I hold that being open minded is a wonderful thing, but one should also not be so open minded their brain falls out. Being spiritual or religious or whatever term you prefer come with a duty to think, analyze, make judgments between what is right and wrong, and also a duty to fight to the best of your ability against those paths that are wrong. What do I mean by that? Well, lets take the paths of the thugee and the inquisitor and the crusader and the jihadist and a host of similar ideologies that have and continue to exist in the world. Do you really want to call those valid? Now that does not mean you lump entire categories together. A rabid cat does not mean you should stop all cats. That is where the thinking and analyzing comes in.
There are many broad categories; Pagan, Buddhist, Christian, etc. However each of those categories break down to small categories; for example Christian breaks down into Catholic, Lutheran, Methodist, Baptist, and a host of others. Even then if you look at a single denomination, say Methodist, look at it closely and you will find a host of conflicting paths under that same umbrella.
So this breaks down to the specific paths of the individuals, as it always should. Don't throw the baby out with the bath water just because something is making the water murky. Some ideas are easier to make decisions about; murdering in the name of your path most can agree is not good, though obviously not all would agree. A quick look at the current world and world history shows many have found that to be a valid path for them. Does that mean we should simply accept that? I don't think so. Every religion once held that slavery was good, but even within each of those cultures there were people who followed their own path are found that wrong and fought against it clear up to today whee the official standing of every country is that it is wrong. I say official, because it does still exist. However, through thousands of years of people fighting against it, we have made progress.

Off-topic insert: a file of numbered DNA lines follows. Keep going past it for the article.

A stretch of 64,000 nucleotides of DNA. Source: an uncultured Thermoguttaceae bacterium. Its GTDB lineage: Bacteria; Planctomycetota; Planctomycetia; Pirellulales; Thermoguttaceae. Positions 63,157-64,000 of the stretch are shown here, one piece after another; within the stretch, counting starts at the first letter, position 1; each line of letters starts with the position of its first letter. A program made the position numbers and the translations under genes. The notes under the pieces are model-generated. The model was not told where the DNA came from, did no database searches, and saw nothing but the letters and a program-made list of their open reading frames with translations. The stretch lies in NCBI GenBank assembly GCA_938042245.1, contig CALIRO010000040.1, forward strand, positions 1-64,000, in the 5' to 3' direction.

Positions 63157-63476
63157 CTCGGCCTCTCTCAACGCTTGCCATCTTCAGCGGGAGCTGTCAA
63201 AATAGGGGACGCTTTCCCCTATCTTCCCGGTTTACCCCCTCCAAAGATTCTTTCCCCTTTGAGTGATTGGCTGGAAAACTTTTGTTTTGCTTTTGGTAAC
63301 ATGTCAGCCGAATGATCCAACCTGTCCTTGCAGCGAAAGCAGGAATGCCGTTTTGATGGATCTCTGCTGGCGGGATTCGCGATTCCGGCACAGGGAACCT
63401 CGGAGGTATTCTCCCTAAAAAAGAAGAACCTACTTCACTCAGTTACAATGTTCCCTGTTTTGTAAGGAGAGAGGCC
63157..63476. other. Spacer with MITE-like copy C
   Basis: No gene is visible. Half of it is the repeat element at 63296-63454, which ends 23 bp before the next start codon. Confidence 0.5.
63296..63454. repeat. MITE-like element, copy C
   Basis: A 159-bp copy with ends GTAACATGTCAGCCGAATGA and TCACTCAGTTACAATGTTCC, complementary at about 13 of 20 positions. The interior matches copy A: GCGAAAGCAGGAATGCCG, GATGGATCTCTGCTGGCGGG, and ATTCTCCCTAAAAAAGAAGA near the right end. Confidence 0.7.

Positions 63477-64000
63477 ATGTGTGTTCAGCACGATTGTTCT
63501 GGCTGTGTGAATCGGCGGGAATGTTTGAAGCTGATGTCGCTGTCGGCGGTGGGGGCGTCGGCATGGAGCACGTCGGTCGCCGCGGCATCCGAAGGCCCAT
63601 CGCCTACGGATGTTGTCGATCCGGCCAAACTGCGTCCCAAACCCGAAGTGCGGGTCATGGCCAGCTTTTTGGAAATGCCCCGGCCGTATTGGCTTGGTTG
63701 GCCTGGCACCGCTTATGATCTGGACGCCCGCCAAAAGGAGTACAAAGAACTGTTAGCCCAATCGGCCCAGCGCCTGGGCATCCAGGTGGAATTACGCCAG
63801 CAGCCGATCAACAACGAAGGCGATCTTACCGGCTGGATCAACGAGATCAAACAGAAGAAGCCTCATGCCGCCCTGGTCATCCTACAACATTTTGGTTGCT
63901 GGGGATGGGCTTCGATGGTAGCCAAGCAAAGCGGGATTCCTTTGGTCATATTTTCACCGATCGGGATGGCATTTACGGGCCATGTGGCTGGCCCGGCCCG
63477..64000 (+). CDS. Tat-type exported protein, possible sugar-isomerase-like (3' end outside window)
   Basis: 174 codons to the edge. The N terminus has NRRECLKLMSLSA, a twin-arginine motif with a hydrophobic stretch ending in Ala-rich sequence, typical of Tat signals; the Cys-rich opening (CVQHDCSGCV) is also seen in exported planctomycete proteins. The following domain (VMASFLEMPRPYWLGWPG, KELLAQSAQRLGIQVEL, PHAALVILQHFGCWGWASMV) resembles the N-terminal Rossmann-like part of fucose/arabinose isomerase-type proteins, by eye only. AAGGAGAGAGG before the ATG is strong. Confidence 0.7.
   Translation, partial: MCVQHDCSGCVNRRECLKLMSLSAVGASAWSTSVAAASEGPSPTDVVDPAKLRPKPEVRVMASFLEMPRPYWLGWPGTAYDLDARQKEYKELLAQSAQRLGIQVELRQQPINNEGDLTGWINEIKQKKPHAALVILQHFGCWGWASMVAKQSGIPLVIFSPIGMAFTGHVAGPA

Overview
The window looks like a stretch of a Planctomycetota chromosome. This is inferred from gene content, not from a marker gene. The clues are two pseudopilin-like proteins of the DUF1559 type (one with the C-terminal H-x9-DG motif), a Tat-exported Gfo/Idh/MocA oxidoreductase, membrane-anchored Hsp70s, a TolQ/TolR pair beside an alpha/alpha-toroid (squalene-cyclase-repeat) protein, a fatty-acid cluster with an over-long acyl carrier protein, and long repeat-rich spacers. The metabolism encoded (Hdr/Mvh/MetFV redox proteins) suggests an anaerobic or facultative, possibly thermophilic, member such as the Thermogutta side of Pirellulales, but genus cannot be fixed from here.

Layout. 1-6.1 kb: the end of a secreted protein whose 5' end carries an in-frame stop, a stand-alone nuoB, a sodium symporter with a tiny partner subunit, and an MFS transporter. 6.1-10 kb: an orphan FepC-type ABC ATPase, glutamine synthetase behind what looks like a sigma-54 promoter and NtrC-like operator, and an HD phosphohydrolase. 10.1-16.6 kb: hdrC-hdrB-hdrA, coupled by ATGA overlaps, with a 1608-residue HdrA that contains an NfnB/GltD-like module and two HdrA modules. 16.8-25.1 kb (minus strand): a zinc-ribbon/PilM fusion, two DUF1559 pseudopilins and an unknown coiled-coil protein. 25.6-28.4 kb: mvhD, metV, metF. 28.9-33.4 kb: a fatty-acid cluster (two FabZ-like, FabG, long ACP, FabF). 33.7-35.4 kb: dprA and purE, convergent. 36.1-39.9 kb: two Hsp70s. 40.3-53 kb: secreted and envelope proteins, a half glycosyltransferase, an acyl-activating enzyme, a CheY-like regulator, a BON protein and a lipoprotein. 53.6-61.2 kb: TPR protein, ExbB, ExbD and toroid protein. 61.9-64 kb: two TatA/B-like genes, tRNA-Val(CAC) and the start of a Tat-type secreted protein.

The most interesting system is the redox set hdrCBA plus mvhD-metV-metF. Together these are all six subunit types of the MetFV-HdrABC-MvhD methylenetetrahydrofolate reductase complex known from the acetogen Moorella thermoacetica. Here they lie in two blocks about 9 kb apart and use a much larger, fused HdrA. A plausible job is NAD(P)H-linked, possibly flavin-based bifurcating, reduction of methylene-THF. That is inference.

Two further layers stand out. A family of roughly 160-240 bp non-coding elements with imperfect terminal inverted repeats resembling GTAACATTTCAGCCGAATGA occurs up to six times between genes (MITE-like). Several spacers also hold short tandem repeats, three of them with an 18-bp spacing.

You may be thinking “those are just extreme example.” Well, yes they are. I hold that extremism is bad. However, saying “all paths are valid” is an extreme view. In fact it is a view that prevents you from fighting for what is right and good in the world. By saying you can't make moral judgments about other peoples paths (though lets not micromanage the whole world please), you leave the door open for the types of extremists mentioned above. If you do not actively do your best to fight those types of thing, then you are giving them free pass to perform them. You must make decisions for yourself, especially about where you draw the line. The extremists are making those same decisions and fighting for what they believe to be a right path. You can not fail to do the same. Most of the people who would read this blog would probably agree that any path that supports murder or slavery or racism or gay conversion therapy is not a good path. However, the people on those paths have thought about it and decided it is a valid path. It is up to you to educate people and get them to think as much as possible about these things. Question everything.
The hard part are those not so good paths that are less extreme and more insidious. For instance, what about the path of religious belief and practice where one person collects millions of dollars off countless people, many of who are living in poverty? Where do you personally stand on that? What can you do to make people think? What can you do to make people question and not just blindly accept?
These debates will continue for all time, and they should. Hopefully over generations we will progress. But remember, the arguments against slavery took thousands of years and it still exists. No answers will come over night, but choosing to not fight the things you believe to be wrong is to leave those forces unopposed. The reason it is called a spiritual path is because it is a journey. One where you will have to make countless decisions and continue to learn and grow. If you are not making those decisions you are no longer on the journey.
Learn more about the depth of your path. Learn more about other paths. Realize that sometimes paths that seem very different, say Christian, Muslim, Buddhist, Kali worshiper, etc; can run closely parallel each other, such as the Crusaders, Jihadists, the current Buddhist terrorists, and the Thugee. At the same time, paths that people actually associate with each other, say all Christians, include very diverse paths from the Crusader to the pacifist and from the engineer who is deeply Christian to the Amish who shun most technology. Each path is an individual one, even though we tend to join up in groups.
Never stop thinking, learning, making judgments on how the world could be better. We may not agree on what better is, but keep the thought process active.